In the age of streaming, it’s never been easier to listen to new music — but with over 60,000 new songs added to Spotify every day, it’s also never been harder to know what to put on. Every week, the team at Rolling Stone UK will run down some of the best new releases that have been added to streaming services.
Inhaler – Cuts & Bruises
This second record from the Dublin rockers arrives at the outset of what looks set to be a massive year for them; with huge outdoor support slots to the likes of Harry Styles, Arctic Monkeys and Sam Fender in prospect, this would probably not be the appropriate time to be releasing an intimate acoustic album. Accordingly, Cuts & Bruises is the sound of a band adapting to the stadium aspirations of 2021’s UK number one debut It Won’t Always Be Like This becoming reality, with lead singles ‘These Are the Days’ and ‘Love Will Get You There’ suggesting that soaring anthems are something that run in frontman Eli Hewson’s family.
Skrillex – Quest for Fire
Nine years ago, when Skrillex dropped his only previous album proper, Recess, it would have seemed unconceivable that he would take nearly a decade to follow-up; after all, the dubstep pioneer once felt like a ubiquitous presence in the dance world. The star-studded list of collaborators on this long-awaited follow-up, though, suggests he has maintained his position as one of thee genre’s key figures; boasting production from both the old guard and the new, with Four Tet and Fred again.. behind the boards, Skrillex also welcomes everyone from Flowdan and Fall Out Boy’s Pete Wentz to Missy Elliott and Mr. Oizo, on a typically technicolour EDM odyssey.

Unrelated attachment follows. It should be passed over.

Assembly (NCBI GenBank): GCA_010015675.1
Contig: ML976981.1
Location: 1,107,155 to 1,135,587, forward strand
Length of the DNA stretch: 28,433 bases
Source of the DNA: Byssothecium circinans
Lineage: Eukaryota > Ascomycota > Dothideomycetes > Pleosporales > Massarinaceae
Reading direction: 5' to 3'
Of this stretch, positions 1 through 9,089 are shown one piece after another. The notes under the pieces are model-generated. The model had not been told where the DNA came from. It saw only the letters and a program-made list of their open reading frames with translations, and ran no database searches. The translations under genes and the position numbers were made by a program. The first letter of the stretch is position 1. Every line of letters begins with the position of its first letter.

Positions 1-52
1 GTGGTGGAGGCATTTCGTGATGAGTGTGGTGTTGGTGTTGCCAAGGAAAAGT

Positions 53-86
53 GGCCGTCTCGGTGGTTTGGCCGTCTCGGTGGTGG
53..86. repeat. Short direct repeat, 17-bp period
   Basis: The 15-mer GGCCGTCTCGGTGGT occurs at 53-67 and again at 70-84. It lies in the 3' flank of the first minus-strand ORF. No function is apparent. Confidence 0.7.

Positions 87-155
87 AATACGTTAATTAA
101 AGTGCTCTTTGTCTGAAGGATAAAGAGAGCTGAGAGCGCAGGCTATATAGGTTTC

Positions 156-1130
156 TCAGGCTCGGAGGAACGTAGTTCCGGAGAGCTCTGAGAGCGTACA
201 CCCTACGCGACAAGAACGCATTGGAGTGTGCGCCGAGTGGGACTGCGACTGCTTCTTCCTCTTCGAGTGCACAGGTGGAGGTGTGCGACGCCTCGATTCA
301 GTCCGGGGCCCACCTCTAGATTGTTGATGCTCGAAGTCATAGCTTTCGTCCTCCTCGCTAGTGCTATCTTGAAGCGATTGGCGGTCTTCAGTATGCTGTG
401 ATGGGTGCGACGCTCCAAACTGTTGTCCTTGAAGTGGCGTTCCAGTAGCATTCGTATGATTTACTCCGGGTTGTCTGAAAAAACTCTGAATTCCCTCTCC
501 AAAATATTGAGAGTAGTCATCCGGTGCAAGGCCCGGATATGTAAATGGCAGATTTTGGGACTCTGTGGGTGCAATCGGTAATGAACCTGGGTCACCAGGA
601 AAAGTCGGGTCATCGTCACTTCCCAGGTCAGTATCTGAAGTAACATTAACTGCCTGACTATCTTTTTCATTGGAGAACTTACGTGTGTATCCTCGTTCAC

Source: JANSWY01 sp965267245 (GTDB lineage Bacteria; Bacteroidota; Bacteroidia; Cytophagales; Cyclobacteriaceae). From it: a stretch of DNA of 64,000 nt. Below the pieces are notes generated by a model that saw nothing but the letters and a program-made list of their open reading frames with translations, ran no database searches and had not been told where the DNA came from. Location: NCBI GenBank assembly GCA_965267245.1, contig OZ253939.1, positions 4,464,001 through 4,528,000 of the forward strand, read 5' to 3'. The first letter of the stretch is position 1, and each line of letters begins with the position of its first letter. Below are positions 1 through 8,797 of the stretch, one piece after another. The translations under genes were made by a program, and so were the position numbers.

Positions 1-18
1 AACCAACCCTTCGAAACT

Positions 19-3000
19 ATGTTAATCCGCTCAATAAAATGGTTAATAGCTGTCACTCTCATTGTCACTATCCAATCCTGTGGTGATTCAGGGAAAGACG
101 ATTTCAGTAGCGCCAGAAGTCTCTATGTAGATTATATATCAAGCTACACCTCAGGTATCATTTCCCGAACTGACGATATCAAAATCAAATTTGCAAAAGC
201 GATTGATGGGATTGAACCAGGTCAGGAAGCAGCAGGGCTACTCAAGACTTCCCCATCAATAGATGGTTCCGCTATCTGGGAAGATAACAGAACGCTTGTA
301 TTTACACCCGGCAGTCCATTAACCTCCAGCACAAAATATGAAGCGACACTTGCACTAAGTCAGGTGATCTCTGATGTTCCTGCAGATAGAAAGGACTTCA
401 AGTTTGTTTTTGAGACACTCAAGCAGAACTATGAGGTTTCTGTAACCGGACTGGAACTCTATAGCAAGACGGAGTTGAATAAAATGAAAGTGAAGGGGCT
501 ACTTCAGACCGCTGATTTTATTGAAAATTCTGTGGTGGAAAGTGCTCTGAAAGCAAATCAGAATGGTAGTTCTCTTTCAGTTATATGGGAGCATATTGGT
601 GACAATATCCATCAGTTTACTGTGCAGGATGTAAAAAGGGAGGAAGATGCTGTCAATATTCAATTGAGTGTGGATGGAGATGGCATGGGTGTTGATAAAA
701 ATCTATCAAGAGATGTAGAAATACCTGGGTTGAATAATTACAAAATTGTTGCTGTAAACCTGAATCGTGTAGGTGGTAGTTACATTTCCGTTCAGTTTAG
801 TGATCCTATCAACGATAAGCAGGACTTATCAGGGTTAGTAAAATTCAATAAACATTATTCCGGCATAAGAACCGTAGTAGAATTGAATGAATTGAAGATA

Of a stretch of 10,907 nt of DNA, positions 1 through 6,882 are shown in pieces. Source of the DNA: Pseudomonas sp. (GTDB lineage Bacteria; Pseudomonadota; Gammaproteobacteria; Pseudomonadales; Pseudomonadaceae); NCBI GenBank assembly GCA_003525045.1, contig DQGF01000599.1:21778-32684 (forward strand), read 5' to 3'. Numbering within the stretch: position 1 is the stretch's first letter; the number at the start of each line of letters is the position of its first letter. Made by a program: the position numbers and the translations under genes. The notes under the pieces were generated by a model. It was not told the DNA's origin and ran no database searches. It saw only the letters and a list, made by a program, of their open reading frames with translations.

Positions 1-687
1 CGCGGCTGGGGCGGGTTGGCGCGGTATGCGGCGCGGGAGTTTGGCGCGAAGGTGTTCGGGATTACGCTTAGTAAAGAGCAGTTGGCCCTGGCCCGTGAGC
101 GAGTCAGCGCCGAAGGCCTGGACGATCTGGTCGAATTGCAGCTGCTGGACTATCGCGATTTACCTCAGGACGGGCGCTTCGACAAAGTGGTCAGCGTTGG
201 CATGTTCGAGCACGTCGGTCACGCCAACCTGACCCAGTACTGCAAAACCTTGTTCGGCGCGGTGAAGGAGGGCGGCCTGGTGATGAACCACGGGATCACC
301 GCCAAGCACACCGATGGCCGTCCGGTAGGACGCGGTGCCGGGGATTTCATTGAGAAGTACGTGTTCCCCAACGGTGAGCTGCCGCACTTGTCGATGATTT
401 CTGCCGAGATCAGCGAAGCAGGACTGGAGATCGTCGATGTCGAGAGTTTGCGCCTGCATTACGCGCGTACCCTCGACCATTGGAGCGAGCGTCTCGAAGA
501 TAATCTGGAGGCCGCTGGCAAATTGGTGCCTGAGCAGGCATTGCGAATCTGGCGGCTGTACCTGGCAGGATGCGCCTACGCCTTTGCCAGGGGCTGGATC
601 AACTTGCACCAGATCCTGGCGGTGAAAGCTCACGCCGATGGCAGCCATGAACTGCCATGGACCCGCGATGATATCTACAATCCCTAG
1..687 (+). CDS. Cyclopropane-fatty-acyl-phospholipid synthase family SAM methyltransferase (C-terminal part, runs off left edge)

P!nk – Trustfall
When P!nk surprise released ‘Irrelevant’ last summer, the pop veteran proved herself to be anything but; a protest single in response to the quashing of Roe v. Wade in the U.S., it saw her on the kind of rebellious form she first made her name with over two decades ago. Whilst that track doesn’t appear on this ninth studio album, there’s plenty of evidence of her ongoing vitality to modern pop, not least in some ambitious collaborative choices; there’s production from Fred again.., and some country-tinged team-ups with heavy hitters of the genre like First Aid Kit, Chris Stapleton and The Lumineers.
Avey Tare – 7s
Dave Portner’s solo career away from Animal Collective had already been a weird and wonderful affair to begin with, so the prospect of him dropping a lockdown record is one that carries with it the possibility of him leaning further into his electronic eccentricities than ever. In fact, 7s might be his most intimate and thoughtful album yet, serving up off-kilter pop that centres his predilection for hooks and melody more than ever before. With the songs drawn from 12-hour sessions conducted in solitude, 7s might represents the purest and most distilled iteration of the Avey Tare project to date.
Orbital – Optical Delusion
Last year, Phil and Paul Hartnoll celebrated more than three decades as a key force in British electronic music with a retrospective compilation album, 30 Something; you get the sense that, having indulged in a look back over a remarkable career, they quickly felt the need to produce something forward-facing. There’s a genuine vitality to Optical Delusion, on which the cast of featured artists suggests that Orbital’s techno stylings remain crucial to UK music, with a colourful supporting array including the likes of Mediæval Bæbes, Anna B Savage and Penelope Isles; the appearance of Sleaford Mods on lead single ‘Dirty Rat’, meanwhile, reminds us of their long-standing position as political firebrands.